Stratton, pitching on a wooden leg, attempted a comeback in 1942, but was not successful. After World War II he tried again. In 1946, pitching for Sherman of the East Texas League, he won eighteen games! Stratton went on to pitch in the 1947, 1949, 1950 and 1953 seasons in the minor leagues. His tale was filmed in the movie The Monty Stratton Story, starring Jimmy Stewart.

Roy passed away on September 26, 1943, and was buried on his birthday in the Pecan Grove cemetery in McKinney. Some sources say for a short time after Roy's death, Bessie continued to scout before her arthritis forced her to retire. Other sources say the job ended with Roy's death. During the last five years of their scouting career Bessie's arthritis became so bad she had to be helped from the car into ballgames and hotels. She eventually used a wheelchair. She later became bedridden, cared for by her sister Daisy and niece Marie Hamilton, who resided in the family home.

In 1946 Edith Houghton was hired as a scout by the Philadelphia Phillies. Some news stories erroneously referred to her as the first female scout, which was quickly refuted by George White in the Dallas Morning News. In the February 28, 1946, edition he said "Philly scribes calling Edith Houghton the first female scout are wrong. For many years Bessie Largent has been an accredited, full-salaried scout of the ChiSox."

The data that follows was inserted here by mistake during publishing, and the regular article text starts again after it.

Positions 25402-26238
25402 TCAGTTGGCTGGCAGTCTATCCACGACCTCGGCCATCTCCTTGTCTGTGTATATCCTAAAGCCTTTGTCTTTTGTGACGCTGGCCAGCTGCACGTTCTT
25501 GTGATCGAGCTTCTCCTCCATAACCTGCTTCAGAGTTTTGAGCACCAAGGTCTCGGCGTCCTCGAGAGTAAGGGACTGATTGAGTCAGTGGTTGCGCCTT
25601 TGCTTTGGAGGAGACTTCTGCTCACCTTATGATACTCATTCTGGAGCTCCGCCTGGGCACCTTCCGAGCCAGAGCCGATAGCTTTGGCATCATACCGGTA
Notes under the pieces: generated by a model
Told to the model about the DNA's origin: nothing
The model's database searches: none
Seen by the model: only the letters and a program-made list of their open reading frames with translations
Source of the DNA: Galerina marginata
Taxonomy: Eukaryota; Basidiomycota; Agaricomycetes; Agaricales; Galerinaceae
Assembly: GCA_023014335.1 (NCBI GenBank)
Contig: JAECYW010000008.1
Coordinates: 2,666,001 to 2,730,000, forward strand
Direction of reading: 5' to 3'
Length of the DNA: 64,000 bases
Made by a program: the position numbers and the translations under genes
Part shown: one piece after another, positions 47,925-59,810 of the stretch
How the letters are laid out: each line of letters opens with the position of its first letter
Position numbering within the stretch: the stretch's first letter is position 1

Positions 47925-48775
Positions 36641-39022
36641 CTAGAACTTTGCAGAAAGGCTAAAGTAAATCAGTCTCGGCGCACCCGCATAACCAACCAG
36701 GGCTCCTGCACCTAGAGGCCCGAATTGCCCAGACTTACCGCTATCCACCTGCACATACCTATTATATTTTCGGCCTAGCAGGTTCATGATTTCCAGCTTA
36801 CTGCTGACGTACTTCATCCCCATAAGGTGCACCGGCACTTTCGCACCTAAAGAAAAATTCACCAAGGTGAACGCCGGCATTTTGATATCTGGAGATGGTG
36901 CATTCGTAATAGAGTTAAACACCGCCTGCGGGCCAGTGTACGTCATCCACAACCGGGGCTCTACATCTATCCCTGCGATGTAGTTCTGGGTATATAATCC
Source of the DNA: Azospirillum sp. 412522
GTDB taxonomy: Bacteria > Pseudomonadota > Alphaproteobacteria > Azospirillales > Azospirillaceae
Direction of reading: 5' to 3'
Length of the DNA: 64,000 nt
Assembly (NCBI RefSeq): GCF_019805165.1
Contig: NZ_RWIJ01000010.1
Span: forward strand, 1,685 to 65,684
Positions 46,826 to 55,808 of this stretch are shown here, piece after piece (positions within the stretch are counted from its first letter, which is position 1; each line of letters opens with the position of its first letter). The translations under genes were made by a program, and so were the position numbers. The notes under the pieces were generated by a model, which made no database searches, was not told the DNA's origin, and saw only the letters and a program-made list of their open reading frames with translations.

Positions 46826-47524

In 1949 a crippled Bessie received a wonderful tribute from the hometown Burnett Field fans. Bedfast, unable to walk, she was brought to Dallas by ambulance and honored in a moving ceremony at home plate. Monty Stratton was on hand to pay tribute. She received $425 in cash earned from the sale of prized autographed balls and other baseball memorabilia.

Even though Bessie could not easily leave her home, she tried to keep her hand in the game. An article in The Sporting News quoted Bessie asking former players she had signed to correspond with her. She was a member of the Poetry Society of Texas, and spent much of her time composing verse. She had some poems published, including one published in The Sporting News quoted below.